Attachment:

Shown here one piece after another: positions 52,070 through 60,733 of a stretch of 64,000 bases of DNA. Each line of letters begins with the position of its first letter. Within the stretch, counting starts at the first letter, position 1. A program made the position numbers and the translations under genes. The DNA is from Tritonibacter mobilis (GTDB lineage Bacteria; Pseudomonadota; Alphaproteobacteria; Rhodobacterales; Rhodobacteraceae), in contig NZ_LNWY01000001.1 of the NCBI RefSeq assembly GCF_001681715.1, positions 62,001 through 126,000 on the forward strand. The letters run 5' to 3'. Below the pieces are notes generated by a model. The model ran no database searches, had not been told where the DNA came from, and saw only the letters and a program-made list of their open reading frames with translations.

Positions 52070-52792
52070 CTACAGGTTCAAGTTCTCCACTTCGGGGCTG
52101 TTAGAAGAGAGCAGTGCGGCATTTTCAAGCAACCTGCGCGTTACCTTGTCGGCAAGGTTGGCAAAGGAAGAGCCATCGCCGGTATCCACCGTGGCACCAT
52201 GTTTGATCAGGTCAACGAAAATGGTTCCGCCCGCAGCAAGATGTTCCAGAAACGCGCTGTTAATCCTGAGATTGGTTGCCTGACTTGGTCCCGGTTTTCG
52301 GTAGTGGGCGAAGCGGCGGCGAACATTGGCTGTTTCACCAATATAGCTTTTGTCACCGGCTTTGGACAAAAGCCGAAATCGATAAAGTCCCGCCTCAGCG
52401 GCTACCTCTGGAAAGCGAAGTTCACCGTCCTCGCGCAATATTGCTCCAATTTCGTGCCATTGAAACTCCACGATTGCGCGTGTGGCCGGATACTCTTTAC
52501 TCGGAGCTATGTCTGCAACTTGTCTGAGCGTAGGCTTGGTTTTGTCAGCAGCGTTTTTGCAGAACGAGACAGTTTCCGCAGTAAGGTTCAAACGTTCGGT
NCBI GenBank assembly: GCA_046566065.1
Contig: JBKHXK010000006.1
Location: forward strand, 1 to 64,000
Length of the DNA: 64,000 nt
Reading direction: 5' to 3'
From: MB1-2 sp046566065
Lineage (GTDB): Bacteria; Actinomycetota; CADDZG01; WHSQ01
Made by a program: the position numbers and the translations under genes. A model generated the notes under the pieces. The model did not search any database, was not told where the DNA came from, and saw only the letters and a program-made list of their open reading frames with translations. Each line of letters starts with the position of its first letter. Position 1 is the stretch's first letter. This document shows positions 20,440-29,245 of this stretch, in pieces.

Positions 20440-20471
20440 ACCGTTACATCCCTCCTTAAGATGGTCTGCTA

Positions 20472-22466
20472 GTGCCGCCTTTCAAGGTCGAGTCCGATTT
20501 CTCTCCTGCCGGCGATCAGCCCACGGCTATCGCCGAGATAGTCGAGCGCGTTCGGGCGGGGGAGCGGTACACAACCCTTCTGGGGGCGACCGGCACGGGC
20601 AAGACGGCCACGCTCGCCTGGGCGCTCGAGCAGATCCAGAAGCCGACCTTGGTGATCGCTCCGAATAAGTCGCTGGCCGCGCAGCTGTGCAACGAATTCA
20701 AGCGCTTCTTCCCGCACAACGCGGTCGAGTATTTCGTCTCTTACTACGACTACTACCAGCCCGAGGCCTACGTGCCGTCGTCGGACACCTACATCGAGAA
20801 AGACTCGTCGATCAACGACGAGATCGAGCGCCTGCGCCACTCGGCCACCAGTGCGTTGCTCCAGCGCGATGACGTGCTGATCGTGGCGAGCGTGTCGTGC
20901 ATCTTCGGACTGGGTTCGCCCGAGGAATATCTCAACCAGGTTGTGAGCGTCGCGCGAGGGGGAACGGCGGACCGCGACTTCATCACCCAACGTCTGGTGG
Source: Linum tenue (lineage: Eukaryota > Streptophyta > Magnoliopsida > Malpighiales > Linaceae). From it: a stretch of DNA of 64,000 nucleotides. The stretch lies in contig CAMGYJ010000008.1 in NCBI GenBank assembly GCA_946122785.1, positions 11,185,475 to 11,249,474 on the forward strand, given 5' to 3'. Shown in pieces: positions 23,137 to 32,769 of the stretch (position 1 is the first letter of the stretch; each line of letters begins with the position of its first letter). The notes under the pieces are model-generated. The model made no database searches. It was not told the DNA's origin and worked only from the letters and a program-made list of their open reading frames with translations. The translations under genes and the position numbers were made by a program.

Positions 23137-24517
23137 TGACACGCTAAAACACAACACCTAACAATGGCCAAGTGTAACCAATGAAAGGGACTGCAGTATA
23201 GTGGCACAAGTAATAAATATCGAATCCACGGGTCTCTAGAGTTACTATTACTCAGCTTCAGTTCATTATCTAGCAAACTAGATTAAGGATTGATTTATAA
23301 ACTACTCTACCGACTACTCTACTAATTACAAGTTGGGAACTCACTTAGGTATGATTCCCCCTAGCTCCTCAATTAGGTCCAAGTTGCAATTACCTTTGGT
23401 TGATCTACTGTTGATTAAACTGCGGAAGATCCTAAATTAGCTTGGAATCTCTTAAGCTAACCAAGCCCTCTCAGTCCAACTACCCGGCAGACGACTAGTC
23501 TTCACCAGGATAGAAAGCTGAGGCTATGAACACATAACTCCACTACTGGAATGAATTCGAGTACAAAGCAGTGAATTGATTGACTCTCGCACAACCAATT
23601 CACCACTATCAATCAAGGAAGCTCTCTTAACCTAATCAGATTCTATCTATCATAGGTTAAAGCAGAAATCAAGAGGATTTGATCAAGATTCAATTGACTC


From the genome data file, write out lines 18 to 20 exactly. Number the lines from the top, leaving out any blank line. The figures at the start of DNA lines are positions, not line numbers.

20440 ACCGTTACATCCCTCCTTAAGATGGTCTGCTA

Positions 20472-22466
20472 GTGCCGCCTTTCAAGGTCGAGTCCGATTT